Amnesty International magazine

Amnesty International
www.amnesty.org

Introduction

About us

We are ordinary people from across the world standing up for humanity and human rights. Our purpose is to protect individuals wherever justice, fairness, freedom and truth are denied.

During much of our history, our campaigning has focused on prisoners, but we have responded to the changing patterns of human rights violations in the world. Today the biggest threat to human rights in the world are mass violations in armed conflicts. People are now more likely to become victims of abuse because of who they are, rather than for what they think, say or do.

We have two main ways of working to achieve human rights for everyone:

Promoting general awareness of human rights

We carry out a wide range of educational activities about human rights, promoting the values contained in the Universal Declaration of Human Rights and other international agreed human rights standards.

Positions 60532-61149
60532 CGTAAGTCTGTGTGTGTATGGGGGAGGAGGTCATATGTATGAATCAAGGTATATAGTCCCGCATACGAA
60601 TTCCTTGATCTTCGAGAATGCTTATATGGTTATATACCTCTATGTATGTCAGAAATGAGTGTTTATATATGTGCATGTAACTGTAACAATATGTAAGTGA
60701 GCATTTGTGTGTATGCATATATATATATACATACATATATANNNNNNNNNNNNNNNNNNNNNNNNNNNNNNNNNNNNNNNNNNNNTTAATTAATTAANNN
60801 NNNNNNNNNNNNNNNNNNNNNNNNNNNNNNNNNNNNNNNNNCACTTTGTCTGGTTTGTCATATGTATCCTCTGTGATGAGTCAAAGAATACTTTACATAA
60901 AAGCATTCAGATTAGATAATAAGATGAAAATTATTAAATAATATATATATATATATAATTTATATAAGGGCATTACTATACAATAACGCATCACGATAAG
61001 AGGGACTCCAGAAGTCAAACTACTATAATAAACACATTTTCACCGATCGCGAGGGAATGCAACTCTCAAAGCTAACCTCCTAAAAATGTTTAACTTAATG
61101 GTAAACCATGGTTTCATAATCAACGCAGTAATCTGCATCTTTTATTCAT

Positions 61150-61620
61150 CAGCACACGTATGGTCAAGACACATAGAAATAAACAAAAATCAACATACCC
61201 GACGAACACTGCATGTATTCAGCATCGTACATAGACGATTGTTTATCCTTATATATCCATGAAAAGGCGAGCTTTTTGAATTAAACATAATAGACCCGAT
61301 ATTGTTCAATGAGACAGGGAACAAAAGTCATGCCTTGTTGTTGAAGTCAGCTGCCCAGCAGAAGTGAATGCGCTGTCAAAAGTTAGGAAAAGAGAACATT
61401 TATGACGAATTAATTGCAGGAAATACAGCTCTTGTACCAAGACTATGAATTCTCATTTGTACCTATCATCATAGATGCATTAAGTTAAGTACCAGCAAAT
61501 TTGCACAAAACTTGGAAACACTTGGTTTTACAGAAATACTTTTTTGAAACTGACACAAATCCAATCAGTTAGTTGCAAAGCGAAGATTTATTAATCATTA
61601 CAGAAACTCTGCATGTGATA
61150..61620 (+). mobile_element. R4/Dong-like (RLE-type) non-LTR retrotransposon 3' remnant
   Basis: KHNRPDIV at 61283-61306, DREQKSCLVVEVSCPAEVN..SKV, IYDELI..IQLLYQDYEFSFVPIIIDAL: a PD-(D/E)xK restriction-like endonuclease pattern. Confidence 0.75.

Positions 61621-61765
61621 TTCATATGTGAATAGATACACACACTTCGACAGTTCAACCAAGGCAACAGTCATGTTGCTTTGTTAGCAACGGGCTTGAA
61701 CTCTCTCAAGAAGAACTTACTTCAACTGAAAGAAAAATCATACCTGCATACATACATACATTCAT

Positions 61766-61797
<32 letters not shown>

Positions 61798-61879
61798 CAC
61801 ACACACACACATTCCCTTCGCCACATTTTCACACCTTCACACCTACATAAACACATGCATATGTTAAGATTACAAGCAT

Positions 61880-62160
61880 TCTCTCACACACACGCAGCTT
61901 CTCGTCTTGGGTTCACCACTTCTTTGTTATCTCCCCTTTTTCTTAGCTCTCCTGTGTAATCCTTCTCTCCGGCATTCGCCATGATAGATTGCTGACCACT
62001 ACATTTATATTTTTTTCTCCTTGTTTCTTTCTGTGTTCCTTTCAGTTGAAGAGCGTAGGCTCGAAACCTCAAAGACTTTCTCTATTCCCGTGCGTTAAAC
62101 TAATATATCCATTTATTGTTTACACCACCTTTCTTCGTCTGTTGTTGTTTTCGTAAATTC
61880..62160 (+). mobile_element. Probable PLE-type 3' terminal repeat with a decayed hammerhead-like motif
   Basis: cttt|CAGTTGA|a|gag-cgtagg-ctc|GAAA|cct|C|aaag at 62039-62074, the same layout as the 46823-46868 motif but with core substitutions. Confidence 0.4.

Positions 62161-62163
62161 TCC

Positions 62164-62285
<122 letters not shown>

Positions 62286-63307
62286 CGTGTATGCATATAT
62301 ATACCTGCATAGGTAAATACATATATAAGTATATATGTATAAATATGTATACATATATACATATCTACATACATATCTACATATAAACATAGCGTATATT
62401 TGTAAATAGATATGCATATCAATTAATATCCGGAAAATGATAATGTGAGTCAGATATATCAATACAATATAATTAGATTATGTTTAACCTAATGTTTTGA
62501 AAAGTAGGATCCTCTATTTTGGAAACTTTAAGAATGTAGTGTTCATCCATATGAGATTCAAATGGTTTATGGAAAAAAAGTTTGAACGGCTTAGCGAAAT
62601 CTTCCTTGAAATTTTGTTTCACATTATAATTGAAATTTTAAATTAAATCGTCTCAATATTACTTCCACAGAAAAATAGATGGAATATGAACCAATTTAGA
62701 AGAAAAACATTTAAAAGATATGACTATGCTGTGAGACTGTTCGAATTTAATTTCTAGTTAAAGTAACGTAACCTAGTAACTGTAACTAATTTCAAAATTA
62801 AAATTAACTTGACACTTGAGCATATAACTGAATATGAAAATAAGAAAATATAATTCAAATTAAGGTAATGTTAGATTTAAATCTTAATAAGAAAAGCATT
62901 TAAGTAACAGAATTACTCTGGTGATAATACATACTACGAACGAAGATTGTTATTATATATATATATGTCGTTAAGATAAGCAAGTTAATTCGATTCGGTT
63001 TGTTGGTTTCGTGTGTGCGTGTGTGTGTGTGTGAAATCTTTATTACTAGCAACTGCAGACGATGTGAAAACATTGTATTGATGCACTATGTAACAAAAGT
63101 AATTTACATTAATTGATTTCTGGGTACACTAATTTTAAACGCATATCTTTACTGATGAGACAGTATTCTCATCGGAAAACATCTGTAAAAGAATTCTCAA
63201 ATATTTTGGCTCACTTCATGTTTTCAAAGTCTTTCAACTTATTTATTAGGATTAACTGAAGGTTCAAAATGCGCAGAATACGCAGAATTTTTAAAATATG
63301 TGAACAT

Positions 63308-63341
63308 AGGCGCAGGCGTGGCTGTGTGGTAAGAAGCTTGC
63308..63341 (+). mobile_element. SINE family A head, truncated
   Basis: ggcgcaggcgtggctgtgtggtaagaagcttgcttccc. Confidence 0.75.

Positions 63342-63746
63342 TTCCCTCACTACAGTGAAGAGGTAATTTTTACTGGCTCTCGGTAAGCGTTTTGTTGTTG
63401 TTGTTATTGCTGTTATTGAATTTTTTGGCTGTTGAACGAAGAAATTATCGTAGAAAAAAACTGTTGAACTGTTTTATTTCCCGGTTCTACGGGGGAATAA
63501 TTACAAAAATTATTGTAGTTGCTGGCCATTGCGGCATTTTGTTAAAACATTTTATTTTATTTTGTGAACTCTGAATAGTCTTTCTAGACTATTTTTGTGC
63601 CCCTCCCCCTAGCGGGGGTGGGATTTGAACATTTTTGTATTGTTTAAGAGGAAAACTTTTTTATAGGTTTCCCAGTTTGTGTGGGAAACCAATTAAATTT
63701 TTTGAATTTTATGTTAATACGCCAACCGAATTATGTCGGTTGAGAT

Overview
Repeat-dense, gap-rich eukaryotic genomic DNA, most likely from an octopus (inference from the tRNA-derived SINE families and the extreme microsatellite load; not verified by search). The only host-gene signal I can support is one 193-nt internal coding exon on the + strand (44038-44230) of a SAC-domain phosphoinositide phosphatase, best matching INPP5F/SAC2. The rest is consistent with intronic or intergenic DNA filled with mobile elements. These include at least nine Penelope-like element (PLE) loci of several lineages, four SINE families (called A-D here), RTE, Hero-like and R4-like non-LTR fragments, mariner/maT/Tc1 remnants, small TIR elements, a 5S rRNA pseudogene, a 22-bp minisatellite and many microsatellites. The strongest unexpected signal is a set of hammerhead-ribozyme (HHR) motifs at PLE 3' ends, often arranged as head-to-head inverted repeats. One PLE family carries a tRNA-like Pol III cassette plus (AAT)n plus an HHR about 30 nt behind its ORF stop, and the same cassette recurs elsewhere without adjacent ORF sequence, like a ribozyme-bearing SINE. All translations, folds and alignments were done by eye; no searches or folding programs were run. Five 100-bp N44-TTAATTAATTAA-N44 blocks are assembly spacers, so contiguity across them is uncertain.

• We encourage people to accept that all human rights must be protected
  • We encourage governments to accept and enforce international standards of human rights
  • We encourage governments, political organisations, businesses, other groups and individuals to support and respect human rights

Opposing specific abuses of human rights

We undertake research and action focused on stopping abuses of the following rights:

  • Physical and mental integrity
  • Freedom of conscience and expression
  • Freedom from discrimination

Our vision and mission

Our vision is of a world in which every person enjoys all the human rights enshrined in the Universal Declaration of Human Rights (opens new window) and other international human rights standards.

Amnesty International has over 1.8 million members worldwide who are passionate about our beliefs and not afraid to take unpopular stands to realise our mission:

  • To promote respect for all human rights
  • To undertake research and action focused on preventing abuses of the rights to physical and mental integrity, freedom of conscience and expression and freedom from discrimination.

In fulfilling our mission, we focus in particular on: